IN HIS EULOGY at Baptist pastor, civil rights activist, and author Will D. Campbell’s memorial service in late June, Campbell’s close friend, journalist John Egerton, recalled their first meeting. Campbell was wearing the broad-brimmed black hat that became his signature, with jeans and cowboy boots. At the time, Egerton noted, Campbell was in the middle of “a costume change” from the tweed jacket, clerical collar, and calabash pipe he had affected as a young, Yale-educated liberal minister.
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Campbell was a notoriously theatrical figure, as famous for his hats and walking sticks as for his theological pronouncements. In fact, in the 1980s Campbell became a cartoon character in the guise of Rev. Will B. Dunn in the late Doug Marlette’s “Kudzu.” Campbell also dramatized his own life in Brother to a Dragonfly, his National Book Award-nominated 1977 memoir, and in a 1986 sequel, Forty Acres and a Goat.
Another favorite prop in the Will Campbell show was the acoustic guitar he would strum while singing his own country compositions and old favorites like “Rednecks, White Socks, and Blue Ribbon Beer.” Campbell, who was based in Nashville from 1957 on, also became a sort of chaplain to the “outlaw” element in that city’s country music industry. He traveled on Waylon Jennings’ tour bus, and Jennings’ widow, country star Jessi Colter, sang at Campbell’s memorial.
But to call Campbell “theatrical” is not to call him frivolous or trivial. Instead, he was following in the tradition of the Hebrew prophets who walked around naked or wearing a yoke, and of his beloved “Mr. Jesus,” who famously entered Jerusalem on the back of a donkey.
Campbell seemed to be having fun playing the role of a Mississippi Piney Woods prophet, but his eccentricities and affectations—most of them anyhow—had a profoundly serious purpose. He was trying to act out a way to be both a white Southerner of the yeoman class and a true Christian.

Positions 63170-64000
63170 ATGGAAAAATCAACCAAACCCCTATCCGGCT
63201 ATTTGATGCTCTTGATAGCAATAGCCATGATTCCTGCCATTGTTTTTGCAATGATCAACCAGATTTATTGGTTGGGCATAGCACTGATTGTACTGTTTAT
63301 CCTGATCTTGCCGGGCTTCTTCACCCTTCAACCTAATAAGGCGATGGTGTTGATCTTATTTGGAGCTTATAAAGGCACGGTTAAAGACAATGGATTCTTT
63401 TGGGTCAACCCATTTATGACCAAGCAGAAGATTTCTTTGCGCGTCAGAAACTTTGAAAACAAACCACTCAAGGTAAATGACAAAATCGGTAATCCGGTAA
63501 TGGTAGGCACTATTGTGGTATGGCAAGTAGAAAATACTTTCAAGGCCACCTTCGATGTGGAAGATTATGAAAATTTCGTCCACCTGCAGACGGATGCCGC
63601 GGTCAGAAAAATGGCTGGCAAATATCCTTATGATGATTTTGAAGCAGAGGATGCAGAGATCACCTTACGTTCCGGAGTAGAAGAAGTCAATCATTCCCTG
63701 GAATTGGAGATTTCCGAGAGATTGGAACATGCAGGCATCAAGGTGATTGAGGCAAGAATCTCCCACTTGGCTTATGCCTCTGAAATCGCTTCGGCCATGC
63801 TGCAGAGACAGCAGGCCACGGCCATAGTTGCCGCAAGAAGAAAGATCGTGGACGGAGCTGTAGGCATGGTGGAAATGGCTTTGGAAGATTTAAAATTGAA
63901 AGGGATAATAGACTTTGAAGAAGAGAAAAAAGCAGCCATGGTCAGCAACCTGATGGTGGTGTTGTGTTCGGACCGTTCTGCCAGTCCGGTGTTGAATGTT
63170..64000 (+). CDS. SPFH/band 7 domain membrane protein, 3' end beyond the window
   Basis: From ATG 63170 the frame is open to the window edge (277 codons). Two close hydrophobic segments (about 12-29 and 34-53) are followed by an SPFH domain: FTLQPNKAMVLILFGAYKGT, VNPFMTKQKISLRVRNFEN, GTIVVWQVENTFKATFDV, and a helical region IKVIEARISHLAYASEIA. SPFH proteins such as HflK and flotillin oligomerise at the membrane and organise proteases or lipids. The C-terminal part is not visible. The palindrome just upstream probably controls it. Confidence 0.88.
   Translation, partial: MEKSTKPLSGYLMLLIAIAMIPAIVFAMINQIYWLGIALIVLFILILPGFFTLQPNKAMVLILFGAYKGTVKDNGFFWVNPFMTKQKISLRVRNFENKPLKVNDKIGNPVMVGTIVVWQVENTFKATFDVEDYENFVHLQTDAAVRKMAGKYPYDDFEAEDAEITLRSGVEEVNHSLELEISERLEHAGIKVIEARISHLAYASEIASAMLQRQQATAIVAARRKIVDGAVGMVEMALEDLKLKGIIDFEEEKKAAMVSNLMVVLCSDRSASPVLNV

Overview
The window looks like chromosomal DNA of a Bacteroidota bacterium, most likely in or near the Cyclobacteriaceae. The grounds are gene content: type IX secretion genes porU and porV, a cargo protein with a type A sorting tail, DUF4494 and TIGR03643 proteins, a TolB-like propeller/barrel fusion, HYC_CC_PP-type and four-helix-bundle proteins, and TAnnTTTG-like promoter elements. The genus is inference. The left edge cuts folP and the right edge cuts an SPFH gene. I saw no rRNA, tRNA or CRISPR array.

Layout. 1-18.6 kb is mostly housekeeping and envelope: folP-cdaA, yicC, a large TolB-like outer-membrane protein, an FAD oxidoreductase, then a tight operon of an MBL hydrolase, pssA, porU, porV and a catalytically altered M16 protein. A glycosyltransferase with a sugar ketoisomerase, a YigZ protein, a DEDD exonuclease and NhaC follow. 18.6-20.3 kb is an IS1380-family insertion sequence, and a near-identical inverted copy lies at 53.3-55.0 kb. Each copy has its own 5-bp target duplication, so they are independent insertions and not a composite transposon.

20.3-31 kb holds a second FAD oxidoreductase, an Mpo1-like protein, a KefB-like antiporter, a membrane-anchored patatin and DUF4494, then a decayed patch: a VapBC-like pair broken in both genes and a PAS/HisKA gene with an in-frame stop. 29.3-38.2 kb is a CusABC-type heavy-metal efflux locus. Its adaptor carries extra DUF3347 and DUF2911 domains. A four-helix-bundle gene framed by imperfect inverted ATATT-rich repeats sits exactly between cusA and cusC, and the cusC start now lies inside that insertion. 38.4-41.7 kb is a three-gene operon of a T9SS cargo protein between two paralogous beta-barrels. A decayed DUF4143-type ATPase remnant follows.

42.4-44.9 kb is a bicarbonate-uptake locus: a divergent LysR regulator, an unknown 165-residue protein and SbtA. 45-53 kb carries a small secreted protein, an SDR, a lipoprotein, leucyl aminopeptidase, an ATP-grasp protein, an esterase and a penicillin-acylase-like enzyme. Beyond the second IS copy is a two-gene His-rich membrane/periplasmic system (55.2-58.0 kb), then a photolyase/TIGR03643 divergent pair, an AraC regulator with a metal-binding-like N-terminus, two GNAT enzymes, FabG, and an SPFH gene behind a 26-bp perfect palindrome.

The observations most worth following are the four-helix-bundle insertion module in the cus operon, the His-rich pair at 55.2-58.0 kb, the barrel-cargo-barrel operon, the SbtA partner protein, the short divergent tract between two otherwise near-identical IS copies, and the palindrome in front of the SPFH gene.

Campbell came by both parts of that role naturally. He was raised in a family of proud small landowners that was thrust into poverty by the Great Depression. Campbell was baptized at age 7 and ordained at 17 in a Baptist church where the pulpit Bible was a gift from the local chapter of the Ku Klux Klan. But he also had a grandpa who, after hearing Campbell and some other boys use the N-word, “explained that there were no more n***s.” As Campbell tells it in Brother to a Dragonfly, when the boys protested, “We just saw one go down the road,” the grandfather replied, “No, hon. There ain’t any more n***s. ... All that’s left now is colored people.”
When the U.S. entered World War II, Campbell refused his ministerial deferment and enlisted in the U.S. Army as an infantryman, but ended up spending the war as a hospital orderly in the South Pacific. It was during this time that, at the urging of his brother Joe, he read the book that would set the direction for the rest of his life. It was Freedom Road, a historical novel by Howard Fast set in the Reconstruction South. In the book, a freed slave, Gideon Jackson, leads an alliance of blacks and poor whites to challenge the power of the landed gentry, an alliance that is ultimately smashed by the terrorism of the Ku Klux Klan. In Brother to a Dragonfly, Campbell wrote:
The poor whites ... [Fast] described were my people. And I knew that the black men and women ... were those we grew up thinking we had to oppose. I had never questioned why we were so taught before, that it was because for us to do otherwise would constitute a threat to those who ruled us before the Civil War and who had in just one decade after the war succeeded in ruling us again ... I knew that the tragedy of the South would occupy the remainder of my days. It was a conversion experience comparable to none I had ever had, and I knew it would have to find expression.